Polymethylsiloxane polyhydrate (PMSPH) is used as enterosorbent for a couple of decades (nowadays under the trademark "Enterosgel"), intended for binding in the gastrointestinal tract and excretion of toxic substances of various nature, agents that can cause diseases and metabolites. Approximate matrix composition (2D) per micell looks like this:
Pharmacodynamics shows that PMSPH effectively bounds endogenous and exogenous toxic substances of various nature, including bacteria and bacterial toxins, antigens, food allergens, drugs and poisons, heavy metal salts, alcohol, metabolic products of the body (bilirubin, urea, cholesterol and lipid complexes).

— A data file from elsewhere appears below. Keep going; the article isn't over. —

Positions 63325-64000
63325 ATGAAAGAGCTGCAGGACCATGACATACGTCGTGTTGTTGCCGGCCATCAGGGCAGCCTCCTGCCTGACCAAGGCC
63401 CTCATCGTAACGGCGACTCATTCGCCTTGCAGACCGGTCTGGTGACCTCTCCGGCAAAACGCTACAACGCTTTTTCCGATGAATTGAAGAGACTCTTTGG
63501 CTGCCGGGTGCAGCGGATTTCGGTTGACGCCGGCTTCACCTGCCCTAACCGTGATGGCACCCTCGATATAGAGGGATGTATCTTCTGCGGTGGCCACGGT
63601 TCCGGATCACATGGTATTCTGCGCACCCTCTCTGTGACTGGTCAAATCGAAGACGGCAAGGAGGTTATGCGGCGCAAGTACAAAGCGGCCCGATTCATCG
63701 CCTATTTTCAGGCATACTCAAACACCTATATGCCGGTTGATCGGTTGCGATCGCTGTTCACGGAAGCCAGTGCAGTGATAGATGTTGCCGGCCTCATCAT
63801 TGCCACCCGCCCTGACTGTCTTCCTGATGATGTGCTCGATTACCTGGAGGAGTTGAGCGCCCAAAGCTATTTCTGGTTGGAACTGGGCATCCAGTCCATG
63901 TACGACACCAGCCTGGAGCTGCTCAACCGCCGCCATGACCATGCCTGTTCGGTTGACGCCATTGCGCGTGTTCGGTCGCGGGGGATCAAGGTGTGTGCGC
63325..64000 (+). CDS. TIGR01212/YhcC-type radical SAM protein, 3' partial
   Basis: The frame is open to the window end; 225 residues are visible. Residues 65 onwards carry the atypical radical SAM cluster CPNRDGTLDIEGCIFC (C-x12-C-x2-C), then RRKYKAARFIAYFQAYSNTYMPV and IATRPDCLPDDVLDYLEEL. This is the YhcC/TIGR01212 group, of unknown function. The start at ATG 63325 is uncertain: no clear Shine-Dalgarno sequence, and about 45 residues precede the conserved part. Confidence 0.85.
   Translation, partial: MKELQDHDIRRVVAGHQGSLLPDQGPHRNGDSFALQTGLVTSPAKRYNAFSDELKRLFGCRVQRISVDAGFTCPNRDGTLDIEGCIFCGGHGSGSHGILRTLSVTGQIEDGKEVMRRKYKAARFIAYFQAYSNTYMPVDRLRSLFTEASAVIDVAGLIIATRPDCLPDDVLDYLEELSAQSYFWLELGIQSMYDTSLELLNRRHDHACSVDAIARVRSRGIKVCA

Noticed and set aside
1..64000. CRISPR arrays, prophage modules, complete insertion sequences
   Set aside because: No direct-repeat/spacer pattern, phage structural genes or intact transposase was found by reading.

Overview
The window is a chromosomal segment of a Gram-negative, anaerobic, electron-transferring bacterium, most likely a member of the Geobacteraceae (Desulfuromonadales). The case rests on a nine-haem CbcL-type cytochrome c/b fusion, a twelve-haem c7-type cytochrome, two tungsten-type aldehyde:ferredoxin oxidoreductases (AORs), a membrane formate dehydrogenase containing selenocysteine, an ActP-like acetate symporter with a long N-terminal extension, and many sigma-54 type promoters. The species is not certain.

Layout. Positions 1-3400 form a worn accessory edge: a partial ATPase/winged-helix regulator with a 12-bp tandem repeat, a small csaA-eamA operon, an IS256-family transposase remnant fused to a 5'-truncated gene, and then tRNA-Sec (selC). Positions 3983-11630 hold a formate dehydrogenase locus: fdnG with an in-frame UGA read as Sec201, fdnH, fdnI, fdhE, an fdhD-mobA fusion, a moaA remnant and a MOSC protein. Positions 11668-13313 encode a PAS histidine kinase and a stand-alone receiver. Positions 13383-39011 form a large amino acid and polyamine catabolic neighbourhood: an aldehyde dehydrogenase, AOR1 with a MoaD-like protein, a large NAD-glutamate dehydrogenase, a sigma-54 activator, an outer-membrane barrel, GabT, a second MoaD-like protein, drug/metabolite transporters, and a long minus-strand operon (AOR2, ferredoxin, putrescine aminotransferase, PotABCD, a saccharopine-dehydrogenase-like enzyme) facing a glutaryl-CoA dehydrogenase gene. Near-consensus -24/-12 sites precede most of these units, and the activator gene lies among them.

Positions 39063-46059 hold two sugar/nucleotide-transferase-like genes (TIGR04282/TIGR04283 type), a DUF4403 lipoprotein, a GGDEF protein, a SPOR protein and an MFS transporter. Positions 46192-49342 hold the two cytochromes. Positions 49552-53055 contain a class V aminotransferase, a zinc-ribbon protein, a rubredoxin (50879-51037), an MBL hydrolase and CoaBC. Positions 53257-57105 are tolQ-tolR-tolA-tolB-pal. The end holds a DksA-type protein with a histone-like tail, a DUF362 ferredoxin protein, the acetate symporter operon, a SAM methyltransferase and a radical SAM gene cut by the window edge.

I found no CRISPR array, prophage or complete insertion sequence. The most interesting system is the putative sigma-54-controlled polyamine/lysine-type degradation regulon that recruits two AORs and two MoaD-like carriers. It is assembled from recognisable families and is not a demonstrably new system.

What makes this gel so selective towards the adsorption of toxins only? Why nutrients (carbohydrates, fats, amino acids, vitamins) are mostly preserved and can be assimilated by the human body regardless?
I suspect it might have something to do with the pore size and geometry, involving a docking-alike behavior, but I don't have a solid enough background in biochemistry to prove it right or wrong. Manufacturer puts a warning "Protect from freezing!", so it might also have to do with the precisely controlled pore size (which is imminently changed after solidification of trapped water).